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  1. #1
    Petron's Avatar
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    787 Antifreeze/ Winterizing Procedure

    In a few short weeks I will be winterizing my ski. Last year I was lucky and stored my ski inside a heated barn & able to start it once/ twice a week - not this year.

    I photocopied my 787 cooling system diagram & on the bottom of the page (Refer A - B - C to diagram) I added a few notes on winterizing with antifreeze.

    I want to be sure that I completley understand the procedure, hopefully others can gain from it & also ensure it's being done the right way.

    It can get cold here in the Northeast, making sure she's protected over the winter and ready for next summer is important to me.

    Take a look at the pic. & feel free to add any notes.

    Thanks
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  2. #2
    96XPSS's Avatar
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    Place the ski perfrectly level. Remove the "out" upper hose facing the rear of the ski, and pour in anti-freeze slowly until it starts coming out the exhaust outlet. It will take less than a pint.

    Do this after you fog the engine. Pull the spark plugs out and fog from the top too. Leave the plugs out all winter to allow ventilation in the engine. Also leave the seat popped, and try to store it in the shade where direct sunlight won't hit it in the morning.

  3. #3
    Petron's Avatar
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    Rob, so no need to pinch hose's at first and later take them off?

    Does the ski need to be started after you pour the antifreeze?

    Whats the best antifreeze to use?

    So, in a nut shell, you're not keeping the engine full of antifreeze all winter, you're simply pouring it in and allowing it to drain out?

    Thanks Rob.

  4. #4
    96XPSS's Avatar
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    Yes, no need to pinch hoses. The only need for antifreeze is to get what little bit if water stays puddled in the top of the cases, right below the cylinder drain elbows that face the pipe.

    No need to start the ski, once it's there, and runs out the exhaust, you are good.

    Anti-freeze selection doesn't matter, whatever is your preference.

    No, not full at all of antifreeze at all. Like I said, you want it to mix with what little water is trapped at the bottom of the cylinders. That's it...

  5. #5
    Petron's Avatar
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    Thanks Rob .

    I'm dreading the whole winterizing process. Replacing my jetski with a snow blower is never fun - maybe I should buy a snow mobile .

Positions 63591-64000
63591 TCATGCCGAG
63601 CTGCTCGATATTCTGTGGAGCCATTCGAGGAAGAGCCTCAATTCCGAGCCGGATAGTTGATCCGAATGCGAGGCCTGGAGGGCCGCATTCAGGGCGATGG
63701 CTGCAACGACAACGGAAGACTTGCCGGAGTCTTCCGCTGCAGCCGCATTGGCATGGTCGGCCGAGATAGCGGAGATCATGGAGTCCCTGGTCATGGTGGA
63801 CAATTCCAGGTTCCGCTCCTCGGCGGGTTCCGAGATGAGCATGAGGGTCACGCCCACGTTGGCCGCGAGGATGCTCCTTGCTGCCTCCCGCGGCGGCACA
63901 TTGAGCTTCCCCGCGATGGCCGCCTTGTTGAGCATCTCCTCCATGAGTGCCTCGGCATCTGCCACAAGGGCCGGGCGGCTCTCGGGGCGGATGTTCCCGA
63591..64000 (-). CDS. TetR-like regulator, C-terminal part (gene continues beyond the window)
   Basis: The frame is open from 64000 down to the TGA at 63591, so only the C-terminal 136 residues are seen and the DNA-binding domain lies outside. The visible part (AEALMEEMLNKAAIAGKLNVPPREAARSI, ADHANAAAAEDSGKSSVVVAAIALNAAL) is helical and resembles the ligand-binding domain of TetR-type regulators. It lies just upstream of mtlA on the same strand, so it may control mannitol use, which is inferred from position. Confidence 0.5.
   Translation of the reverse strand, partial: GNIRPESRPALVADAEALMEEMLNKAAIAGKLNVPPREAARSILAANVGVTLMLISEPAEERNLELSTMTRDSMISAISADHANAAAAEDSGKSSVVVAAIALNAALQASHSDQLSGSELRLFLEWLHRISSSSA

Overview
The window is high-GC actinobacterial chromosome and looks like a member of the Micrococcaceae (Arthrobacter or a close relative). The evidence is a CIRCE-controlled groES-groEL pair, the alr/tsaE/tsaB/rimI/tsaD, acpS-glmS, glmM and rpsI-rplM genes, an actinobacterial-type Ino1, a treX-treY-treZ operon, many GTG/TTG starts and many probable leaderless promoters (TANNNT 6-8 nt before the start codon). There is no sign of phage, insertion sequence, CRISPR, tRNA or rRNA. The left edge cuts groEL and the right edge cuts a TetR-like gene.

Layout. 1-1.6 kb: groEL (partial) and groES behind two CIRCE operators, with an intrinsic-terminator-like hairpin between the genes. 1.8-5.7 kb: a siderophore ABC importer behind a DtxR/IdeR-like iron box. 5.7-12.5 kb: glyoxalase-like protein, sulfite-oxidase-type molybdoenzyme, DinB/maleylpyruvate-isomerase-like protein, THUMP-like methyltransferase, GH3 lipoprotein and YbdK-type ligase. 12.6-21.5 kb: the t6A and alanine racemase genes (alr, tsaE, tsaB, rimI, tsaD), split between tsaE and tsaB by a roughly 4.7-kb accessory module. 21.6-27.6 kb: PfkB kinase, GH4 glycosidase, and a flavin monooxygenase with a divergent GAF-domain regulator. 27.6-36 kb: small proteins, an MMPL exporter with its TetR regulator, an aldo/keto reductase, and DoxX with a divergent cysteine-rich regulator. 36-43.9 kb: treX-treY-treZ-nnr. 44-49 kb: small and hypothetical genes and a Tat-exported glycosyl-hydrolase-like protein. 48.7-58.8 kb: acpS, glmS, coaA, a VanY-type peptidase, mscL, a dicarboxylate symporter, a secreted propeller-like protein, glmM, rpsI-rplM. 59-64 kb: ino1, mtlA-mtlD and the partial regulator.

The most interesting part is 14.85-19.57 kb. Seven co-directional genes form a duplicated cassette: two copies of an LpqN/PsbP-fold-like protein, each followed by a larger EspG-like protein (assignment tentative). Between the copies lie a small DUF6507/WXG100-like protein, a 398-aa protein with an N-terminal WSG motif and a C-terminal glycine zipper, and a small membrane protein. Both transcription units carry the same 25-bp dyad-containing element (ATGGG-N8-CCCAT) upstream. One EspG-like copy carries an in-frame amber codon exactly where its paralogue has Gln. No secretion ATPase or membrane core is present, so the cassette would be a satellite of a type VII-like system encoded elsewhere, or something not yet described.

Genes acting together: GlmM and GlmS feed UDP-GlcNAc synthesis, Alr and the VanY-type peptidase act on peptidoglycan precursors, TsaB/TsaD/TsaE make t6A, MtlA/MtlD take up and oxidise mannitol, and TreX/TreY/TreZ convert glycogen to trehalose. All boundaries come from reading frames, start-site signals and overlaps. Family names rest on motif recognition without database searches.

6. #6
    Petron's Avatar
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    Rob, I'm curious now - why do they say to pinch the hose's anyway?

  7. #7
    96XPSS's Avatar
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    Because they want to make sure the solution runs into the engine, and not out of the pump. If you disconnect the top hose, and physically pour it in, then there is no need to pinch anything.

  8. #8
    95spi w\factory pipe/96xp Diggler's Avatar
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    787 Antifreeze/Winterizing Procedure

    Yepp thats how ive always done it, disconnect from the pump and pour in... hope I get one more ride or 2 here in the good old mid west Michigan. ""Its always summer on the inside"" inside a good O'niel wetsuit that is

  9. #9
    96XPSS's Avatar
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    Quote Originally Posted by Diggler View Post
    Yepp thats how ive always done it, disconnect from the pump and pour in... hope I get one more ride or 2 here in the good old mid west Michigan. ""Its always summer on the inside"" inside a good O'niel wetsuit that is
    Nope, you need to disconnect the upper "out" hose. If you pour it in the pump line, it goes accross the domes and into the pipe, and never makes it down the cylinders where it needs to be.

    When you pour it into the out line, the indicator is antifreeze dribbling out the exhaust thru-hull fitting. You then know the cylinders are covered, as the antifreeze came out of the cylinder drains in the back.

    This is my winterizing procedure. After tracing the water routing though the engine this is the easiest procedure, and what makes the most sense. Some use a pump and circulate it through the pipe and waterbox, the pipe is self-draining and what's left in the bottom of the waterbox will doo no damage.

  10. #10
    Mark22's Avatar
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    I haven't winterized my `96HX or my boat yet, but the guy at the boat shop gave me a good idea. He said to mix up antifreeze and pour it in a garden hose hooked to your motor flusher (ie. the "ears" for a boat). The same might work well for a seadoo. If you hook a hose up to the flusher intake and pour antifreeze in while the motors running, it will circulate through the entire engine. Does this sound right? It seems like an awesome way to do it on a sterndrive boat cause I won't have to take any hoses loose. Doing it on a seadoo, if it would work, seems like an easy way too.

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